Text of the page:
China’s capital will institute a “one dog” policy for each household in nine areas, the official Xinhua News Agency reported on Wednesday.
Xinhua said: “Only one pet dog is allowed per household in the zones, and dangerous and large dogs will be banned. Anyone keeping an unlicensed dog will face prosecution.”
According to the same source, the dog limit was announced by Beijing police and the city agencies for agriculture and commerce.
China has limited most urban couples to one child and those in the countryside to two since the 1970s in an effort to limit population growth and ease the strain on resources.
Such measures are seen as a clampdown on rabies, which has been on the rise in China. At least 318 people were killed by the disease nationwide in September said Xinhua.
There were 2,651 reported deaths from the disease in 2004, the last year for which data was available.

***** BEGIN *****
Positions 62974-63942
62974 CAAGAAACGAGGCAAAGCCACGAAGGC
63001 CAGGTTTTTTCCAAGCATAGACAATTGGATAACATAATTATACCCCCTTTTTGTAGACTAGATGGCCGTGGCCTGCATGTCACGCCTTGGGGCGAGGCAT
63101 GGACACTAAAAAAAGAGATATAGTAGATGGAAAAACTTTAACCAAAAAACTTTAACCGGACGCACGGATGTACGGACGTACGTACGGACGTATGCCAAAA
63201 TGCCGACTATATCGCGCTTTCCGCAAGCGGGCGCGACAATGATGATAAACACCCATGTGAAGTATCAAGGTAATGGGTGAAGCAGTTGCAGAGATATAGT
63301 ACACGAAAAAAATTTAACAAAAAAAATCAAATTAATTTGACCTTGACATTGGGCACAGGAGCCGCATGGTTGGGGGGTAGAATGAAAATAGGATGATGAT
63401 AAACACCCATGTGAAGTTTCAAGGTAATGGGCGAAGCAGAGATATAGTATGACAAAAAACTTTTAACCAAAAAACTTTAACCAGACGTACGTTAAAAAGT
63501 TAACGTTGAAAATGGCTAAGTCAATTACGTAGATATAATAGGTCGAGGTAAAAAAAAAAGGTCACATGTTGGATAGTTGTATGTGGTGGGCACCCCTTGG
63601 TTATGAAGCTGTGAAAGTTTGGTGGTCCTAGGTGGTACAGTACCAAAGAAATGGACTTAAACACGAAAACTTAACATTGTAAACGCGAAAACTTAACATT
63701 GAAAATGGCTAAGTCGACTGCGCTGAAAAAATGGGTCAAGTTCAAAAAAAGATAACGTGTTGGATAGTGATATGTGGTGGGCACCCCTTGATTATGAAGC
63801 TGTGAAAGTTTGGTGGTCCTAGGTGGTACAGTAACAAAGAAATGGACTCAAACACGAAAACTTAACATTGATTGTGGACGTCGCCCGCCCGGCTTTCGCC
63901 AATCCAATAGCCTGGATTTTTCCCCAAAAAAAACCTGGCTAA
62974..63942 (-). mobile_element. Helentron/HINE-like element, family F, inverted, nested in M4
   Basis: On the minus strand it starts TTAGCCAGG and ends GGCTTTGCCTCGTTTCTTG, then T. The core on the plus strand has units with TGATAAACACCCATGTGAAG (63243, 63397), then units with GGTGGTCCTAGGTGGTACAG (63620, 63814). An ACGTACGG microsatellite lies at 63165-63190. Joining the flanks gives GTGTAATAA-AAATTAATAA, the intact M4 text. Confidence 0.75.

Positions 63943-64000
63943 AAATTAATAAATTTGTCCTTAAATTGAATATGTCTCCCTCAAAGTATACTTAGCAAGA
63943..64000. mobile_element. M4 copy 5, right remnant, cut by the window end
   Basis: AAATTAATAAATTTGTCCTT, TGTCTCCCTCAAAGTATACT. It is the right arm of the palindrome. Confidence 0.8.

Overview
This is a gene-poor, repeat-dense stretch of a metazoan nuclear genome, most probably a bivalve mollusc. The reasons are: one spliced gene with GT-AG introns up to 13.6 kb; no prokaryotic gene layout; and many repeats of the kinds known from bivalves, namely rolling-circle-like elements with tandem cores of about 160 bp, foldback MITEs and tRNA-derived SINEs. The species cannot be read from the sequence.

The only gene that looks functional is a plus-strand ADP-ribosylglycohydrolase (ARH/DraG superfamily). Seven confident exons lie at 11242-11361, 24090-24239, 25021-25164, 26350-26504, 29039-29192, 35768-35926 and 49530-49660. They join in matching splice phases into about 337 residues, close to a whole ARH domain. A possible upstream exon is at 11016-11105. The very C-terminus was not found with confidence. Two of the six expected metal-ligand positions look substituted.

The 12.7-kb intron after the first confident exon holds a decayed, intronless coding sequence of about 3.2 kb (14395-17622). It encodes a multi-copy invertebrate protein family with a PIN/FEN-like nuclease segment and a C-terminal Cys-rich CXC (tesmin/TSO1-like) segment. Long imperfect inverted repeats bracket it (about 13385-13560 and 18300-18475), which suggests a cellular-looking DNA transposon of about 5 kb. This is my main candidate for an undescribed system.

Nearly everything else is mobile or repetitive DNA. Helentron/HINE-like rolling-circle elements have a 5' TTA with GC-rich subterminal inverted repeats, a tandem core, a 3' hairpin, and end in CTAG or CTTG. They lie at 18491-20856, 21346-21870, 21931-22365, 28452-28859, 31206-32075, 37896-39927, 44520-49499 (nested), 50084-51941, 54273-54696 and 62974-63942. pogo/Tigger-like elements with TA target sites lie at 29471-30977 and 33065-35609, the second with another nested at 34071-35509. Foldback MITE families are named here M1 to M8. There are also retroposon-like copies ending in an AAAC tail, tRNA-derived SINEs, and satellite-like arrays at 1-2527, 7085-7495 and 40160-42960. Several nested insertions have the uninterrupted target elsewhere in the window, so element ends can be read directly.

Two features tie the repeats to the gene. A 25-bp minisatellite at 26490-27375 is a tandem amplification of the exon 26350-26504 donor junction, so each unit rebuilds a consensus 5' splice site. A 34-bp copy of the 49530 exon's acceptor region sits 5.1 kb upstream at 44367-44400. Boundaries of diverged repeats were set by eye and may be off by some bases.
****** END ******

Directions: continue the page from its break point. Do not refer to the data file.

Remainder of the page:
Only 3 per cent of China’s dogs are vaccinated against rabies, which attacks the nervous system and can be fatal.
Many people have supported the move, saying it is the only way to contain the disease.
A notice on the police department’s website did not refer to a “one dog” policy but said a clampdown on stray and large dogs would be implemented.
It called on dog owners to create a harmonious society and be a civilised dog raiser.
Harmonious society is the term for the campaign by Hu Jintao, the Chinese president, to share the gains of China’s rapid economic growth more fairly across all levels of society.
Authorities prompted an outcry in July and August when they launched several mass-slaughters of dogs to curb outbreaks of rabies.
In one county in the southwestern province of Yunnan where three people had died of rabies, authorities killed thousands of dogs, many of them beaten to death in front of their owners.